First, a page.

Veterans Day Message from Paralyzed Veterans of America National President: Let’s Keep Our Promise to Veterans

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Date:  November 11, 2013

Media contact:                  
Lani Poblete, PVA at 202-416-7667      

Paralyzed Veterans of America Urges Congressional Leaders to Pass Advance Appropriations for all VA Services 

Washington, DC—Paralyzed Veterans of America’s National President, Bill Lawson, a U.S. Army  veteran offers the following message on Veterans Day:
On Veterans Day and every day, the best way we can honor veterans is to keep our nation’s promise to them, just as Abraham Lincoln said—“to care for him who shall have borne the battle and for his widow and his orphan.”

The recent government shutdown was thankfully stopped short of an even bigger disaster by some limited advance appropriations which kept VA hospitals mostly open and which allowed, barely, most VA benefits payments to be made. But our veterans put on the uniform with a total promise of all the tools in the benefits arsenal—not some limited-time offer. And for hundreds of thousands of veterans with disabilities, the government shutdown we just endured was not just about income—it's about outcomes. It was about promises made and promises broken.  We veterans kept our part of the deal. 

Congress must now keep all its promises to veterans. Congress must meet the basic necessities of life for all of the women and men who gave just short of their lives for us all.  Congress can and must authorize advance appropriations for all veterans programs.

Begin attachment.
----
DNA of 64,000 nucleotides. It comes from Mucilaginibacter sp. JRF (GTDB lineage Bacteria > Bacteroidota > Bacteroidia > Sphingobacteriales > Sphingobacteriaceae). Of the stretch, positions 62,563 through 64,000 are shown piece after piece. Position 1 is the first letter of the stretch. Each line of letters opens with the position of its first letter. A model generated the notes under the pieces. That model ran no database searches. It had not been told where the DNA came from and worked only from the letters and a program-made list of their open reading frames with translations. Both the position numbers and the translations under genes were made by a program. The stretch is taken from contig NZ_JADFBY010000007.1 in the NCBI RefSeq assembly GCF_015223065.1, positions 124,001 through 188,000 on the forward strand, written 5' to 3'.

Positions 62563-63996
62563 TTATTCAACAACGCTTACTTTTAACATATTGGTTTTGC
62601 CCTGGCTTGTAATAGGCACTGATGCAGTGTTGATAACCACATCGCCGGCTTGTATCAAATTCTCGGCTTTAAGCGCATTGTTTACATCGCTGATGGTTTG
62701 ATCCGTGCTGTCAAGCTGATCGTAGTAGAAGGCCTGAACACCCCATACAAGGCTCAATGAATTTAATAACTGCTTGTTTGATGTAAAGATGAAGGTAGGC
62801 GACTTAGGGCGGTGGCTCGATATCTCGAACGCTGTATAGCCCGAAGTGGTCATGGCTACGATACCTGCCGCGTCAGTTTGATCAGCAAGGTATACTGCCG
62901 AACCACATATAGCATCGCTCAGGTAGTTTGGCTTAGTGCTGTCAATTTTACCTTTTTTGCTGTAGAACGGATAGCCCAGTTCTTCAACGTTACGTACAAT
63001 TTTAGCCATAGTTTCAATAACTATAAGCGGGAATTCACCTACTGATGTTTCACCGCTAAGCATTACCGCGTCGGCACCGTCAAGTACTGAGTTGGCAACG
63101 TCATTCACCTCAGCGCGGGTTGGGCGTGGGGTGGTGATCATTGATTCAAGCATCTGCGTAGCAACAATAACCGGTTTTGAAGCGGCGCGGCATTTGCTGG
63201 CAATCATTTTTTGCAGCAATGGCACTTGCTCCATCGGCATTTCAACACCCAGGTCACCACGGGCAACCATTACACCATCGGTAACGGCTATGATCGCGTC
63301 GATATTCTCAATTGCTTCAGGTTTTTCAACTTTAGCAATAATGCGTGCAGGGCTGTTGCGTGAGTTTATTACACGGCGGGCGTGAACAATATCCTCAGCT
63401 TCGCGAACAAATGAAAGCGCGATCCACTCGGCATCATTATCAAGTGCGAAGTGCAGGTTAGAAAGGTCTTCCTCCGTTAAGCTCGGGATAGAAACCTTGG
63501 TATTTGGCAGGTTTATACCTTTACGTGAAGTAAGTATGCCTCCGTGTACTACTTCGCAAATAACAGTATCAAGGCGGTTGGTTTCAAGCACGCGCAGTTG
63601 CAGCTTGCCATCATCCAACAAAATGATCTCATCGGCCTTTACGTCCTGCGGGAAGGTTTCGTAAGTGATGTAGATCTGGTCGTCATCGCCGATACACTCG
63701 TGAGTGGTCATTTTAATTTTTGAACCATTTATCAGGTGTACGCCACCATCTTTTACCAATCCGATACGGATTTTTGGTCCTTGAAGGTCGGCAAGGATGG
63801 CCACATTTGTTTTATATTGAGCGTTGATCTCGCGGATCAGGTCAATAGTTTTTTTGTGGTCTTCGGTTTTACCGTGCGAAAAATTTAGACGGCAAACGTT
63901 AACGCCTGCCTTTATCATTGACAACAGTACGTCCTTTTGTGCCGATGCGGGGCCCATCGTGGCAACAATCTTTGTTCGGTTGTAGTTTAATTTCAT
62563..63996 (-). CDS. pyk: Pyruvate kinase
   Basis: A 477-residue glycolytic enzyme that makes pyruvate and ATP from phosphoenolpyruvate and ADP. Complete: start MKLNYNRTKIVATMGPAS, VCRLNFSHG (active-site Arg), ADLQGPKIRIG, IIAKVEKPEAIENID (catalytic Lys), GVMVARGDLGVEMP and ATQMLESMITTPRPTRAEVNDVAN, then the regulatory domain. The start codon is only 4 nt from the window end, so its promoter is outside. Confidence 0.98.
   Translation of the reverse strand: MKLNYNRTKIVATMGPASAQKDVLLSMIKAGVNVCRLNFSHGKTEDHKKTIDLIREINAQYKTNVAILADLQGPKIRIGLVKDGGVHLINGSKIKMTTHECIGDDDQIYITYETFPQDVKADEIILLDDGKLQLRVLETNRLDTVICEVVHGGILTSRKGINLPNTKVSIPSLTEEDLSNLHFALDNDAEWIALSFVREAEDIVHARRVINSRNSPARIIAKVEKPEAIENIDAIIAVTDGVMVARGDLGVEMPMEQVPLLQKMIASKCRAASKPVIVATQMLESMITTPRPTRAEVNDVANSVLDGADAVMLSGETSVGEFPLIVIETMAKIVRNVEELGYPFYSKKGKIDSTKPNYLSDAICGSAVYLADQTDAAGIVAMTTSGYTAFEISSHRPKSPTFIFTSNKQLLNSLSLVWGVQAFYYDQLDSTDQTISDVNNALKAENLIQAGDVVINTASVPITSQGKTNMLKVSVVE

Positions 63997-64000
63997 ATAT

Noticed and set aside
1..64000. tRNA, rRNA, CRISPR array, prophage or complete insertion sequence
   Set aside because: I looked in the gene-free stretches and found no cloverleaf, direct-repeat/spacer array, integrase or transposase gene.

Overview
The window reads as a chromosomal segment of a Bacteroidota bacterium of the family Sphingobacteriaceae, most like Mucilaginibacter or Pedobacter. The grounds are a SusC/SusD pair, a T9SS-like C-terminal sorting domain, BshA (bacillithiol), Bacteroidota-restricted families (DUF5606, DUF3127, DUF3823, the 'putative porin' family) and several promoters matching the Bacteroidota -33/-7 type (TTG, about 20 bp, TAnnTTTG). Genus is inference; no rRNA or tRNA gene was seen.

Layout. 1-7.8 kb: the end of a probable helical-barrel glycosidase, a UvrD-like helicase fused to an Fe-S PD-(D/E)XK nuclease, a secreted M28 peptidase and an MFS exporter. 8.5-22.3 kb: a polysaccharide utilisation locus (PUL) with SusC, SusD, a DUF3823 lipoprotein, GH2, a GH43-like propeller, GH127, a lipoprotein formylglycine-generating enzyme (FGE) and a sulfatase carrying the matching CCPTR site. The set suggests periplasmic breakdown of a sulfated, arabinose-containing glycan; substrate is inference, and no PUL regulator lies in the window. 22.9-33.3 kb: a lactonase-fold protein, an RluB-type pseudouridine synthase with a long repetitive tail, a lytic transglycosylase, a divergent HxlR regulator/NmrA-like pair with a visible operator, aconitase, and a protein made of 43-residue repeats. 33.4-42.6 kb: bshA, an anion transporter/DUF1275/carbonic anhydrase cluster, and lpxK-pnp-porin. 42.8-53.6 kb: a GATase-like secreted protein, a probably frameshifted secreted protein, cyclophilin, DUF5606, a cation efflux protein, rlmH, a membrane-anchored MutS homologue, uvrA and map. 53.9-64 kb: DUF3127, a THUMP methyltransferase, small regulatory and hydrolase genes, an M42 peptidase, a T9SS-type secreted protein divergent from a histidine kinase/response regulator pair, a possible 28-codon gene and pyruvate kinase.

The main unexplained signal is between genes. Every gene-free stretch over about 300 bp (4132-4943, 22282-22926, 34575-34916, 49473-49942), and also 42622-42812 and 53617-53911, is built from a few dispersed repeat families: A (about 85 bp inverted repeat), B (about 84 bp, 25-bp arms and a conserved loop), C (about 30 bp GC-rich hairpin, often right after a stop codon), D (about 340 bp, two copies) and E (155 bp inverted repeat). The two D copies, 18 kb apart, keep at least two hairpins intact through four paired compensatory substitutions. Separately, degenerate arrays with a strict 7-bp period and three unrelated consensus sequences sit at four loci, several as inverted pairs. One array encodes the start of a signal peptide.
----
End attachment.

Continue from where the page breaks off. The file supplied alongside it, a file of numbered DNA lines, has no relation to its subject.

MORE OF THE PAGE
For those of us veterans with severe disabilities, living without promised programs comes with extra costs.  For us, another impasse over the budget does not just mean benefits delayed. It means benefits denied. Our government’s failure to keep its promises had – and could have once again, real and immediate impacts to our veterans that harm their health and their basic dignity.

Short-term government “solutions” are not an answer. Budgetary actions that incrementally threaten essential life services every 90 days are not what we promised our veterans. Added anxiety, the sleepless nights of caregivers, the despair of close friends are cumulative — and painful.  

That’s not how we should honor service.

Veterans, with or without disabilities, earned a better outcome. We urge members of Congress to move now to authorize advance appropriations for all that you’ve promised our veterans.  


About Paralyzed Veterans of America:
Paralyzed Veterans of America is a national nonprofit was founded by a group of seriously injured American heroes from the “Greatest Generation” of World War II. They created a nonprofit organization to meet the challenges that they faced back in the 1940s—from a medical community not ready to treat them to an inaccessible world. For more than 67 years, Paralyzed Veterans’ national office and its 34 chapters across the nation have been making America a better place for all veterans and people with disabilities. (


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